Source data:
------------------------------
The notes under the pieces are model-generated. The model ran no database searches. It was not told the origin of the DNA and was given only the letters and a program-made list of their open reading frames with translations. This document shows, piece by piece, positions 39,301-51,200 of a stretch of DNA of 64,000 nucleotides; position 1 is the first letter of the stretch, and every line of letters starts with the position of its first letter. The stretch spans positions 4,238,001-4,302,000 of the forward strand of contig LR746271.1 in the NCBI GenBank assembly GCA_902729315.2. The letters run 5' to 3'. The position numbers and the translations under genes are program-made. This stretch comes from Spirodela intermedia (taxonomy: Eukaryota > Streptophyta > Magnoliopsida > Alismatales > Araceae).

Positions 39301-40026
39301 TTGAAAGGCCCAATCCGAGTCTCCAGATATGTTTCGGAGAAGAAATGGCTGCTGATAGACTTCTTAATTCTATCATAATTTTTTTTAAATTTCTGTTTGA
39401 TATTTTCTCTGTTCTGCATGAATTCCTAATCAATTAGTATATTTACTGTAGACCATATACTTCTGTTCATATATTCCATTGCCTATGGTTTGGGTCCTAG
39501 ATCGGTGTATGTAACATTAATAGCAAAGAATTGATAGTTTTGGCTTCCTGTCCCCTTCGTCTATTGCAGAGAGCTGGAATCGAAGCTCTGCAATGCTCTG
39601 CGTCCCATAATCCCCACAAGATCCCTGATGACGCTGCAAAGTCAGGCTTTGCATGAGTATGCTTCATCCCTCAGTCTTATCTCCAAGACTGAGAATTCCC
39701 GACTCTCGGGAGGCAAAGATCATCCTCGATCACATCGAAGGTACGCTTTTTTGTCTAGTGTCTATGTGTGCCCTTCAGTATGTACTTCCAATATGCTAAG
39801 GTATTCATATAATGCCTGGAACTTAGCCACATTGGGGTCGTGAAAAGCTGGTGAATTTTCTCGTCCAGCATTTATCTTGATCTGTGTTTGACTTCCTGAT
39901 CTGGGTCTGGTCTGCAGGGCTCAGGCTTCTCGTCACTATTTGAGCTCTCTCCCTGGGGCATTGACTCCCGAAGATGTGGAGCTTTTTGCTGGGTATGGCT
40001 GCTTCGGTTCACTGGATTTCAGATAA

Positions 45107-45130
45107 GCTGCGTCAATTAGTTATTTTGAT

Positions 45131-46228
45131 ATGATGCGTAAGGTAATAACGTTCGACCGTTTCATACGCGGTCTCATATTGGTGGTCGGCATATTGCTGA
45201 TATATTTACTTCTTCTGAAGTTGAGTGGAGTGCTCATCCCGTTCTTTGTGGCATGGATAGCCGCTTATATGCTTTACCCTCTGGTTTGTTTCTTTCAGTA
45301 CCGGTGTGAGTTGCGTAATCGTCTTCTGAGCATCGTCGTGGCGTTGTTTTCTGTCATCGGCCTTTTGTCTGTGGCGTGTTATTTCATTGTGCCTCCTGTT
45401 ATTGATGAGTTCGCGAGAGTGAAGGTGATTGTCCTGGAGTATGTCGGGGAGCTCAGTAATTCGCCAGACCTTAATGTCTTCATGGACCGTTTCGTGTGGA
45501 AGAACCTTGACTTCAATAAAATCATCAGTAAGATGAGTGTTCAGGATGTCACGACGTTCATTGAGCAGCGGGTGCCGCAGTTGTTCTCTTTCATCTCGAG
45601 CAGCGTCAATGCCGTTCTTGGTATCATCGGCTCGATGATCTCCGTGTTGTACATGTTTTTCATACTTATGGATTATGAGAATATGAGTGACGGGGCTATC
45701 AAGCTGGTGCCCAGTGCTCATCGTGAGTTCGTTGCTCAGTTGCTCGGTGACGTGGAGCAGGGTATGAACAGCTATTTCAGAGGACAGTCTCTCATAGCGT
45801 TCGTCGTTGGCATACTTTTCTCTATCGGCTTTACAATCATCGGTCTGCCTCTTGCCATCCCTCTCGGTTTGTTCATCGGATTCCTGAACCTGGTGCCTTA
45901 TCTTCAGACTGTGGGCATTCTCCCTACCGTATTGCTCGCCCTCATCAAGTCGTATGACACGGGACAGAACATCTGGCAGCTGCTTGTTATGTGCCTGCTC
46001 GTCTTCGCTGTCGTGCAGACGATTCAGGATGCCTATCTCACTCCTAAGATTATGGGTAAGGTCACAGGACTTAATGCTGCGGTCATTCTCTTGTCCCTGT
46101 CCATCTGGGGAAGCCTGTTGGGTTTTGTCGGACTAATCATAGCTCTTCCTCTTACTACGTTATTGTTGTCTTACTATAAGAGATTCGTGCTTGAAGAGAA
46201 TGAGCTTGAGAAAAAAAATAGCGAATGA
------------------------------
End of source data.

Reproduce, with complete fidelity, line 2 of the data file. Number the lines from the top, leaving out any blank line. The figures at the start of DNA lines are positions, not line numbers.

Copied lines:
Positions 39301-40026